In the spring of 2012, both Dr. Doe and Dr. Knapik were approaching the end of their residencies. Graduation was scheduled for June 2012. Prior to graduation, Dr. Doe was accepted into a surgery fellowship at the University of Kentucky. (Doc. 138 ¶ 54.) As part of the application she submitted to the Kentucky Board of Medical Licensure, she was required to disclose any disciplinary proceeding against her, including whether she had ever been placed on probation by MHMH. (Doc. 138-3 at 41-46.) The specific question was " Have you ever been dismissed from, resigned while under investigation, been placed on a disciplinary probation or reprimanded at a medical school or a postgraduate training program? (Academic probation is not reportable.)" ( Id. at 42.)

Dr. Doe checked with Dr. Finlayson to make certain that his letter of February 2011 did not place her on probation. (Doc. 138-8 at 24-25.) He advised her that she had not been placed on probation. ( Id.) She answered the question concerning probation and other discipline " No." (Doc. 138-3 at 42.)

Through an informal conversation with Dr. Doe's mother at a social gathering in the spring of 2011, Dr. Knapik learned that Dr. Doe had not disclosed the February

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2011 letter to the fellowship program or the licensing authority in Kentucky. (Doc. 138-8 at 26-27.) In May 2012, Dr. Knapik mailed a copy of the letter to both offices in anonymous envelopes that bore the MHMH return address. (Docs. 138-2 at 10; 138-13 at 16.)

The director of the Kentucky fellowship program, Dr. Endean, was disturbed when he received the anonymous mailing. (Doc. 138-7 at 2.) He contacted the director of the vascular surgery fellowship program at MHMH. ( Id.) Through a process of tracing computer inquiries on the MHMH system, the MHMH administration developed a suspicion that Dr. Knapik was the source of the anonymous letter. (Doc. 138 ¶ ¶ 119-21.)

When confronted by administrators of the residency program, Dr. Knapik first denied and later admitted that she had sent the letter. (Docs. 138-13 at 17; 138-6 at 5.) Dr. Knapik believed she was required to send the letter as a matter of professional ethics because in her view, Dr. Doe had been dishonest with the medical authorities in Kentucky. (Docs. 9 ¶ ¶ 42-43; 138-13 at 9.)

The administrators of the residency program determined that Dr. Knapik had acted in a manner incompatible with the role of a physician and in violation of the Dartmouth-Hitchcock Code of Ethical Conduct. On June 13, 2012, Dr. Paul Kispert, director of the General Surgery Residency Program, and Dr. Marc Bertrand, Associate Dean for Graduate Medical Education, sent Dr. Knapik a letter which informed her of her dismissal from the General Surgery residency program. (Doc. 138-2 at 1.) The letter stated in part:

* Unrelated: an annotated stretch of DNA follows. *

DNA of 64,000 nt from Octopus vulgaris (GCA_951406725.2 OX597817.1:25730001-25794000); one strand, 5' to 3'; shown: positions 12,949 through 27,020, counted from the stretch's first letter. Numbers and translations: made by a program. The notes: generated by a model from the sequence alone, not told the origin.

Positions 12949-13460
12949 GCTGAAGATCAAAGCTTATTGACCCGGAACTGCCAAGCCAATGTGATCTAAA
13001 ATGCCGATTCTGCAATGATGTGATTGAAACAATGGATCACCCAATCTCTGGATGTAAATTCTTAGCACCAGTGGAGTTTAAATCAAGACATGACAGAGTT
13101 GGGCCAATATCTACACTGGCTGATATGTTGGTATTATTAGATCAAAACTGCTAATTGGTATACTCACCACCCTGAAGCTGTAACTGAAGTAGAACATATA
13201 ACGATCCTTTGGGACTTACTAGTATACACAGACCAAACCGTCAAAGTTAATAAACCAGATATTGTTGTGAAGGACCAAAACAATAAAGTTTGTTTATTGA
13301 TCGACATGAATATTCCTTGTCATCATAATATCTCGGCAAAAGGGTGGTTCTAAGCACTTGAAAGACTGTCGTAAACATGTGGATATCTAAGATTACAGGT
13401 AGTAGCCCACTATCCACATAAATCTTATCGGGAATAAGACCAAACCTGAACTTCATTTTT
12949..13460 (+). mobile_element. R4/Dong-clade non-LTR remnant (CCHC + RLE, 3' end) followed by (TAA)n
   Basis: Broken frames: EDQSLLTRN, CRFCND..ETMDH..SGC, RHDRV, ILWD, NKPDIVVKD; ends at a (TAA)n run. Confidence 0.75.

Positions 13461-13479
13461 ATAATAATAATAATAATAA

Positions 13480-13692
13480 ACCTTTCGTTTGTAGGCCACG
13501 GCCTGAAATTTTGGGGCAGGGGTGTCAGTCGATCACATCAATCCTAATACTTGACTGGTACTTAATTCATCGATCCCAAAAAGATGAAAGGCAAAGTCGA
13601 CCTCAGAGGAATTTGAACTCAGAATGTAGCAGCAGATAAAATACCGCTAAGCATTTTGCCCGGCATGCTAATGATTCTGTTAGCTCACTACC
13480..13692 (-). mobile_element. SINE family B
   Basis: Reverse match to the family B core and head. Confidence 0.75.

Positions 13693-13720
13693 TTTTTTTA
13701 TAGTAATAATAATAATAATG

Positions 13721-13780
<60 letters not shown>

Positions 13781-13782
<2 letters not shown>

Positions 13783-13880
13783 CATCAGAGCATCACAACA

On or about May 5, 2012, you sent a Dartmouth-Hitchcock privileged Quality Assurance (QA) document regarding a colleague to that colleague's future employer. You have admitted to anonymously sending this QA document to the fellowship director. Your printing and forwarding of this document was not authorized by your colleague, nor was it authorized by the author of the document. This egregious action violates the Dartmouth-Hitchcock (D-H) Code of Ethical Conduct (Practice Respect for Persons; Protect Confidential and Proprietary Information; Maintain Personal Honesty and Integrity; Respect for Property and Laws) and Dartmouth-Hitchcock Information Systems Policies (Appropriate Use of Computer Resources; Electronic Mail). Additionally, according to the ACGME [Accreditation Council for Graduate Medical Education], " residents must demonstrate a commitment to carrying out professional responsibilities and an adherence to ethical principles." Your actions violate the ACGME core competency of Professionalism.
Furthermore, you have not taken responsibility for the consequences of your actions. Although you admit to sending the QA documents without permission, you do not appear to understand the seriousness of this behavior and have shown no remorse for your actions. . . .
Included with this notice of termination is a copy of our GME grievance process and procedures. Should you choose to pursue the grievance option described in these attachments, you must notify Dr. Bertrand in the Offices of Graduate Medical Education within five (5) days of receipt of this letter. ( Id.)

The Policies and Procedures Manual for the Dartmouth-Hitchcock Residency and Fellowship Programs describes the grievance process in several related chapters. First, it ...